Most households in Imphal, began to use small circular kerosene lamps known as ‘Podon’. It has kerosene in tightly enclosed round shaped metal container, about 7-8 cm in diameter and about 5 cm tall. They were made of tin with a central upright hollow circular and tapering snout of about 4x1cm, which was removable. Through it a rounded cotton wick came out, which burnt the kerosene inside. The wick could be pulled up or down above the snout, to control the intensity of the light. The longer the more light, the shorter the less light. There were many households that could not afford these ‘sophisticated lamps’ at that time. They used little pine sticks, which they bought from the market.   

A few years later, tall free-standing kerosene fuelled lanterns known as laltel in Meiteilon, were introduced in Imphal. They were Hurricane lanterns with kerosene oil-lit flat wicks, surrounded by chimney glasses that sat on rounded oil container bases. The top and bottom parts of the lamp had perforated metal surrounds for air circulation and to control the flame. The wick could be adjusted using a metal ring at the base. Each lamp had a metal wire handle on top, with which it could be hung up or carried around. Much later, medium sized freestanding pressure-generated kerosene lamps called half-lamps, and hanging ones, known as Petromax (named after the nick name of the inventor) with glass globes facing downwards, became available.

These lamps had mantle instead of wick. Mantle is fabric impregnated with chemicals to give white bright light when heated with a flame. It was fitted like a string purse and it had a lifespan. A hand pump pressurised the air, which forces liquid kerosene from a tank at the bottom to a carburettor that vaporised the liquid and mixed it with air. The mixed air and gas from a tube burned and heated the mantle to glow and also produces heat. They were very expensive, and only a few people owned them. They were used mostly for public functions like weddings, and Durga Puja. They were lent out free of cost by the owner to the neighbourhood, even after electricity came to Imphal in the late 1930s.

When electric lighting became available in Imphal in the late 1930s, many households could not afford it. But when used for public functions such as weddings and Hindu festivals it gave immense pleasure to one and all. It was like the feeling of Buddha as he achieved nirvana. One such festival is still etched on the back of my mind. This was Hindu celebration of Durga Puja. On the indigenous side, Lai Harouba parallels the sentimentality of Meiteis as the redeemer. They have confidence, they have protection.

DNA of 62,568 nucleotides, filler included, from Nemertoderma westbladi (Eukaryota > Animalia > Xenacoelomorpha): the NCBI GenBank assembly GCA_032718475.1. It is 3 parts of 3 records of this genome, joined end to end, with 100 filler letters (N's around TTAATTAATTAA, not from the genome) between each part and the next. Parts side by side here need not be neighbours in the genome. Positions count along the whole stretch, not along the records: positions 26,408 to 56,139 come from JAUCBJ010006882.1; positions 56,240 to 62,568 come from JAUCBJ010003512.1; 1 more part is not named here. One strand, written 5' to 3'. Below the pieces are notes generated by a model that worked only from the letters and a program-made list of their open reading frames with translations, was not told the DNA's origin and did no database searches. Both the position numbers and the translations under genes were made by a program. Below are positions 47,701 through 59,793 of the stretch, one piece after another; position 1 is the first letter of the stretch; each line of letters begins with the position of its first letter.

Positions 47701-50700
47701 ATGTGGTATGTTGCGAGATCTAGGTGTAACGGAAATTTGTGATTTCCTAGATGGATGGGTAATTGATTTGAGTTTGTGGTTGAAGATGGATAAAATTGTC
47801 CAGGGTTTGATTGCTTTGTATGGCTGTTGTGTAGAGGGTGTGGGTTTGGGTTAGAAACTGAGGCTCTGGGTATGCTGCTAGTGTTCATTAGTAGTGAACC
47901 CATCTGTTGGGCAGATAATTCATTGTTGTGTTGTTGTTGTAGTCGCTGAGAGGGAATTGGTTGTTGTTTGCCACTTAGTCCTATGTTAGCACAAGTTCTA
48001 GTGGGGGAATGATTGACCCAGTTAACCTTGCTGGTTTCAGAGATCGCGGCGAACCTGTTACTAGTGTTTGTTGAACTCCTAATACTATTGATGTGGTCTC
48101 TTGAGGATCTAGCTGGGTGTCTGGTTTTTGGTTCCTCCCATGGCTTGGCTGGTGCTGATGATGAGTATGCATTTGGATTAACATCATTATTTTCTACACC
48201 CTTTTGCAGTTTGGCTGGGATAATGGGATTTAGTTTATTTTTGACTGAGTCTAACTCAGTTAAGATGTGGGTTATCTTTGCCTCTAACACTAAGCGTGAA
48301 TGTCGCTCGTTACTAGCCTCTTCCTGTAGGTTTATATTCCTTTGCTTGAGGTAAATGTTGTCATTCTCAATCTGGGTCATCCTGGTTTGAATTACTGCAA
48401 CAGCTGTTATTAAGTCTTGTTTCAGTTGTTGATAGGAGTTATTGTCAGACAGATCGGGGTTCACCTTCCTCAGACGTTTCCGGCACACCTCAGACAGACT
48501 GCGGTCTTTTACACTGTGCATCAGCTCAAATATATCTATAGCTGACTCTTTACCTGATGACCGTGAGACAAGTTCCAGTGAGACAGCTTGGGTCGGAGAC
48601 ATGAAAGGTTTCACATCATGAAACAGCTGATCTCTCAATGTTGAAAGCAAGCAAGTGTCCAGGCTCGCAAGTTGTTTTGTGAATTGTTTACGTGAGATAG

Lai Harouba Festival in Manipur

Lai Harouba was revelled with an infusion of Meitei culture – an assertion of creative confidence and a demonstration of our diversity among the seven clans. It joyously reflected a vintage appeal of the primal Meitei belief system with its own symbolism and cosmology (cf. Part 14).

Durga puja is a Hindu festival that has been celebrated all over India, dating back its origin in Bengal in 1583. It is the biggest Hindu festival in Bengal and more so in Calcutta, where it is the Meitei equivalent of Ningol Chakouba or the North Indian Diwali. In a way, it is also like Lai Harouba, as much a social event as a religious one. This involves the worship of goddess Durga. She symbolises power and triumph of good over evil. It is a ten day event in the Hindu month of Ashwin (September-October). It is an autumn ritual.

In Manipur, the Meiteis having been initiated into Hinduism in 1717, they grasped the veneer of Hindu philosophy and mythology quite in amazing rapidity from Meitei story tellers and Puja performing Brahmins. Then, they forged their new rituals to accommodate the old cultural rite of Lai Harouba, without any scruple, in a way that, their living past would give meaning not only to the present but also to the future.

In Imphal, in the late 1940s, Durga Puja was celebrated with fanfare and solemnity in the glare of electrical lights for five days of festive bonhomie. It was in the Manipuri month of Mera (September-October) at various garishly coloured Mandaps and by the roadsides. The most colourful one I knew, was by the Maharani Bridge-end of Uripok, by the roadside, with lots of people exulting in the thunder and tumult of the occasion. Hindi film love songs and devotional hymns metallically erupted out of loudspeakers during the day, and a lot of fireworks went off at night, while erratic explosions in the sky lit up the darkness, sending sprays of myriad fireworks.